A new genome sequencing technology from Silicon Valley-based Complete Genomics has been shown to be dramatically more accurate, allows rapid detection of whether two disease-associated variants are on the same or different parental chromosomes, and uses a smaller DNA sample than any other system, according to a study published in Nature.
So-called Long Fragment Read (LFR) technology, invented by the company founder Dr. Clifford Reid, relies on attaching “barcode adapters” that help identify which DNA strand the sequence is coming from. This will allow researchers and clinicians to obtain fully-phased genomes and better understand and diagnose genetic diseases.
From Complete Genomics’ announcement:
Until now, determining whether two disease-associated variants were on the same or different parental chromosomes was either impossible or required expensive, low-throughput technologies — an approach often infeasible in a clinical environment. Complete’s new LFR technology not only enables an accurate identification of mutations, but includes phasing that shows which mutations are in fact together on the same parental chromosome. Through phasing, a physician can determine whether a patient with two pathogenic variants in a gene including its regulatory regions is affected or merely a carrier of the trait. In addition, Complete’s LFR technology provides, for the first time, accurate whole-genome sequencing from as few as 10 to 20 cells (only 100 picograms of DNA), making it an ideal choice for small sample clinical sequencing applications including circulating tumor cells, fine needle aspirations, and pre-implantation genetic diagnostics.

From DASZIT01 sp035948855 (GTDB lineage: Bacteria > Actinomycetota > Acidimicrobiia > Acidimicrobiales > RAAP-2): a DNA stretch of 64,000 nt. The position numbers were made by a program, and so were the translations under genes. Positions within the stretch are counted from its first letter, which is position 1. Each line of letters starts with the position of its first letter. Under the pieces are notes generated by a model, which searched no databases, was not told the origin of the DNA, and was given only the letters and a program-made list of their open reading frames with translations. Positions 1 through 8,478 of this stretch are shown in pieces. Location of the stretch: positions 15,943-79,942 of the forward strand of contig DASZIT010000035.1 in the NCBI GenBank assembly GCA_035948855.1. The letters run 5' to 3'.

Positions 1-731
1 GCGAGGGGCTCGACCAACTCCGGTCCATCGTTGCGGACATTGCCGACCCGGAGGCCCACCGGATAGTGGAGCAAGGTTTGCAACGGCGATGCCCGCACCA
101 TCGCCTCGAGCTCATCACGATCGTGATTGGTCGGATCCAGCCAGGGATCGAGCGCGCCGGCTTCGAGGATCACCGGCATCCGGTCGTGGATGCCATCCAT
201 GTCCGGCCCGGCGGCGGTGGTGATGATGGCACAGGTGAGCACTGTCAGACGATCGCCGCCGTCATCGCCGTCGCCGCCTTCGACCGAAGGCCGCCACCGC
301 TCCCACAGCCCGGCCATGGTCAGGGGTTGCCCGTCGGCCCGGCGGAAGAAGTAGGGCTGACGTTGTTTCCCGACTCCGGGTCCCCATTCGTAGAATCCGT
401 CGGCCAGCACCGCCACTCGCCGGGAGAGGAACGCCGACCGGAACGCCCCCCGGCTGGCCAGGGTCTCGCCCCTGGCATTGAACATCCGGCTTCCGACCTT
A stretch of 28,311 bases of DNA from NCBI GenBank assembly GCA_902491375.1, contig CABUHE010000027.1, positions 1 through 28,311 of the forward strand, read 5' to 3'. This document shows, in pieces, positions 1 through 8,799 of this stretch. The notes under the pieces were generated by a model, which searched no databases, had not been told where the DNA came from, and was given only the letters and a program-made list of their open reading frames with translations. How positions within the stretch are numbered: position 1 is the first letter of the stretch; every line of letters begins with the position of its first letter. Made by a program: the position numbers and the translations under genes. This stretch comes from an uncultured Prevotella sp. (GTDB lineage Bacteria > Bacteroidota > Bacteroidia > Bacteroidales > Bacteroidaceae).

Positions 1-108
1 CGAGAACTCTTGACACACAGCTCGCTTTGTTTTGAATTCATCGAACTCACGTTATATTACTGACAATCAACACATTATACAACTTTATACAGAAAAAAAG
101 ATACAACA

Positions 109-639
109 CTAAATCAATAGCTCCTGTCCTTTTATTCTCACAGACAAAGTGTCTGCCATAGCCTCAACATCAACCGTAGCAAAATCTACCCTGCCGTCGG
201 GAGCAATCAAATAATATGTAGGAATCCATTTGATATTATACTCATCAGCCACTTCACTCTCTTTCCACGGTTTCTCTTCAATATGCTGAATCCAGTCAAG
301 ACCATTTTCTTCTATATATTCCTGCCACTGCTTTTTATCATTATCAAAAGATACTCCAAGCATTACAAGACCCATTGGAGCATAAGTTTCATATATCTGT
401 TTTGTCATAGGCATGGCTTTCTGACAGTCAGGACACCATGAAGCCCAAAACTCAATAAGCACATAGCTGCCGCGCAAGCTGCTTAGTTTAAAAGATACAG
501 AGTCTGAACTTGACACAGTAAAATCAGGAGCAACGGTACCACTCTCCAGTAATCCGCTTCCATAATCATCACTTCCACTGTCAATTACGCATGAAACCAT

Open access article in Nature: Accurate whole-genome sequencing and haplotyping from 10 to 20 human cells